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Dave Clements


Dave Clements

I work for the National Evolutionary Synthesis Center (NESCent) and since September 2007 I run the GMOD Help Desk. I telecommute from the Phillips Lab in the Center for Ecology and Evolutionary Biology (CEEB) at the University of Oregon. See the GMOD Help Desk page for an explanation of what I do for the GMOD project.

After 3 years with GMOD, I'll be moving to the Galaxy project on January 1, 2011, where I'll be doing similar work. I will continue to be a part of the GMOD community, but I won't be GMOD project staff. I will continue to be involved in planning for GMOD Americas 2011.

Contact Details

E-mail - Help Desk mail. This is a list that includes Scott Cain and others. - Dave only.
Phone 1 541 914 6324 (9-5 Pacific time)


My background is in computer science. I have been working in biological databases since 2000.

Prior to working for NESCent on GMOD I worked as the database manager at the European Renal Genome project (EuReGene), as a member of the Edinburgh Mouse Atlas Project (EMAP). This project studied kidney development and disease. My work focused on gene expression patterns, and anatomy ontologies.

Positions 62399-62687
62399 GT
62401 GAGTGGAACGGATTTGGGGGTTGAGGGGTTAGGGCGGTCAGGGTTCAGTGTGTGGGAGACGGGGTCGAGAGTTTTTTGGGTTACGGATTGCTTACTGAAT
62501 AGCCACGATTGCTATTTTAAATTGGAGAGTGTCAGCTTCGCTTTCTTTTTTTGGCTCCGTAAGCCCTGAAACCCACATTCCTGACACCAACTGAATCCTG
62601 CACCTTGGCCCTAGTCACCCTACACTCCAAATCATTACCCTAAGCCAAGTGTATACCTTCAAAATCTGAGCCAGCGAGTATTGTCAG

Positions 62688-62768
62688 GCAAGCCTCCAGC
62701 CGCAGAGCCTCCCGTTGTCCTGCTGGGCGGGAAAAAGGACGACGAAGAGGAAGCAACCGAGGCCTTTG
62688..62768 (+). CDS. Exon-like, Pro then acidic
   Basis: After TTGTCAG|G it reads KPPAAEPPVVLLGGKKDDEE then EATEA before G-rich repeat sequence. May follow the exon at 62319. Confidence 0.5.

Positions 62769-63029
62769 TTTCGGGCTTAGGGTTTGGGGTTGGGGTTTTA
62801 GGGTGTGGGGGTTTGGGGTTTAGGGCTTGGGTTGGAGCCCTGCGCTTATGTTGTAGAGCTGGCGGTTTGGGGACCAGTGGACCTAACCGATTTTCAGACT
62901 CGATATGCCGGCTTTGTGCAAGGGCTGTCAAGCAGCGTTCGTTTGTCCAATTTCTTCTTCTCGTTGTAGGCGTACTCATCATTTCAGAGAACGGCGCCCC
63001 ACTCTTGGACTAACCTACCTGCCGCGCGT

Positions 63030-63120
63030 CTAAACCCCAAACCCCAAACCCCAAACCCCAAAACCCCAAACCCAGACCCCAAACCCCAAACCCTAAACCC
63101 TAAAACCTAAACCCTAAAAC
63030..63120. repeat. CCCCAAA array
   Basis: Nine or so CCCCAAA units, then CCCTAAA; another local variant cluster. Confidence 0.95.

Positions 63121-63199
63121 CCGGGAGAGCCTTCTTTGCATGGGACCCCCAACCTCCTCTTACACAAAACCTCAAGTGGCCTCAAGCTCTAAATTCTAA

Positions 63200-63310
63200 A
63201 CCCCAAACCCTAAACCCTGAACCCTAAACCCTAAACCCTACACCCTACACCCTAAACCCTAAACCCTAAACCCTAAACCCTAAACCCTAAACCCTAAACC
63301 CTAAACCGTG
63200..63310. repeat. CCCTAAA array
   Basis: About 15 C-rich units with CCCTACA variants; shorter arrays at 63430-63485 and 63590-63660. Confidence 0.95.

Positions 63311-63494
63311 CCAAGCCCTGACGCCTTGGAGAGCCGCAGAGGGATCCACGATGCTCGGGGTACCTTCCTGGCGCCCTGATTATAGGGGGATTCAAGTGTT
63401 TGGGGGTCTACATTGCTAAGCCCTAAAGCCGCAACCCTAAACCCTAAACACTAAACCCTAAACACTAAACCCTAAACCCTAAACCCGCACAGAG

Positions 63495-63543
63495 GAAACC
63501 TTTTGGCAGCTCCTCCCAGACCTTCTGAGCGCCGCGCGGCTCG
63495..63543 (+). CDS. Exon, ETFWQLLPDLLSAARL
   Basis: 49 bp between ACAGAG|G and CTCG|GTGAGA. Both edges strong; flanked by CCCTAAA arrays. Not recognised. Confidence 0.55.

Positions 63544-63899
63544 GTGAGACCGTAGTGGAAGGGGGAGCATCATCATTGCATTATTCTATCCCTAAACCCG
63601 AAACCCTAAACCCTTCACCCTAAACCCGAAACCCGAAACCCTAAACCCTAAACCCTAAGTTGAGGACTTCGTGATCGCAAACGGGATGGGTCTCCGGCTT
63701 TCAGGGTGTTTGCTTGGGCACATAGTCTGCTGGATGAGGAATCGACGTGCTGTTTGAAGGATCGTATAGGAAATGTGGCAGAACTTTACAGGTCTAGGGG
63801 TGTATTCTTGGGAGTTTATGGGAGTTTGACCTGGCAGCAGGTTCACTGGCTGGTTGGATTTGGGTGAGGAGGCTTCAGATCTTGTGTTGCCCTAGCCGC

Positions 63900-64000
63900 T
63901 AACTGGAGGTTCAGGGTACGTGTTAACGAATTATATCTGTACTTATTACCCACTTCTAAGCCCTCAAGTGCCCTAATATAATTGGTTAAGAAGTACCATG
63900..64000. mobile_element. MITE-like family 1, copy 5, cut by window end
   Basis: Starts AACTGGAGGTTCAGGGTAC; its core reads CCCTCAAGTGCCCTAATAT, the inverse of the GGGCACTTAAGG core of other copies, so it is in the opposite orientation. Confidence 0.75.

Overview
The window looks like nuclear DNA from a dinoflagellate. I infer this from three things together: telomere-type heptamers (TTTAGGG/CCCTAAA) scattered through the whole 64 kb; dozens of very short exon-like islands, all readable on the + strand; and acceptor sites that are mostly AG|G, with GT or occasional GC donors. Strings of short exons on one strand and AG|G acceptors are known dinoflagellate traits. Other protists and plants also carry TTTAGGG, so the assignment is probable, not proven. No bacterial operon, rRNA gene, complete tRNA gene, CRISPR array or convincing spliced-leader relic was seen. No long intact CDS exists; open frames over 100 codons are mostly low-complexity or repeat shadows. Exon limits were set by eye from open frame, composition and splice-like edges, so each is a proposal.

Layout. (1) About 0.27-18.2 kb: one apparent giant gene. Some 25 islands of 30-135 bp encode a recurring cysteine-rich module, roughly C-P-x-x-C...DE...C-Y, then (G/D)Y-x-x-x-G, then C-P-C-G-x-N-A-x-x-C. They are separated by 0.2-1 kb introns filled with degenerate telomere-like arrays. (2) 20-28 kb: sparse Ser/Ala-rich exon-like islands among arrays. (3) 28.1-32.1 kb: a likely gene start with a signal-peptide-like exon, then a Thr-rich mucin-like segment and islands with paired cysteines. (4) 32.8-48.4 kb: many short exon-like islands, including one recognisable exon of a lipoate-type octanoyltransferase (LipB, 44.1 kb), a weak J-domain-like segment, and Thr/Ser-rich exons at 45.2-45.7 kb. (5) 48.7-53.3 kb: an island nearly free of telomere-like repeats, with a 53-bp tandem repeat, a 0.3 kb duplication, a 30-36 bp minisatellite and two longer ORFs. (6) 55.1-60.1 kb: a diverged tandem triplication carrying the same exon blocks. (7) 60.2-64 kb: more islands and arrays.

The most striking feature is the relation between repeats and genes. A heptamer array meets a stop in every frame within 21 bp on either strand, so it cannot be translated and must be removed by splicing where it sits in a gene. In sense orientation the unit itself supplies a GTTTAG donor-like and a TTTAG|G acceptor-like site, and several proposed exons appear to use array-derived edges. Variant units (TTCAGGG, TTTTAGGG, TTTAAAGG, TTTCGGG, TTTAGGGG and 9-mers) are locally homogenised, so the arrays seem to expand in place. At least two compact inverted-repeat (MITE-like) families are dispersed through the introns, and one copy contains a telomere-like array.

Prior to EuReGene I worked for ZFIN, the zebrafish model organism database at the University of Oregon for 5 years as a database administrator and software engineer.

My pre-bioinformatics career included


  • A high-resolution anatomical ontology of the developing murine genitourinary tract; in Gene Expression Patterns, 7(6), pp. 680-699 (June 2007). Melissa H. Little, Jane Brennan, Kylie Georgas, Jamie A. Davies, Duncan R. Davidson, Richard A. Baldock, Annemiek Beverdam, John F. Bertram, Blanche Capel, Han Sheng Chiu, Dave Clements, Luise Cullen-McEwen, Jean Fleming, Thierry Gilbert, Doris Herzlinger, Derek Houghton, Matt H. Kaufman, Elena Kleymenova, Peter A. Koopman, Alfor G. Lewis, Andrew P. McMahon, Cathy L. Mendelsohn, Eleanor K. Mitchell, Bree A. Rumballe, Derina E. Sweeney, M. Todd Valerius, Gen Yamada, Yiya Yang and Jing Yu

Presentations, Tutorials, Workshops, Demos and Posters

  • Gene Expression Databases: Where and When, presentation given at NESCent in April 2007. Describes common issues with gene expression databases focusing on anatomy ontology issues. Uses 4 websites to demonstrate different ways to deal with these issues.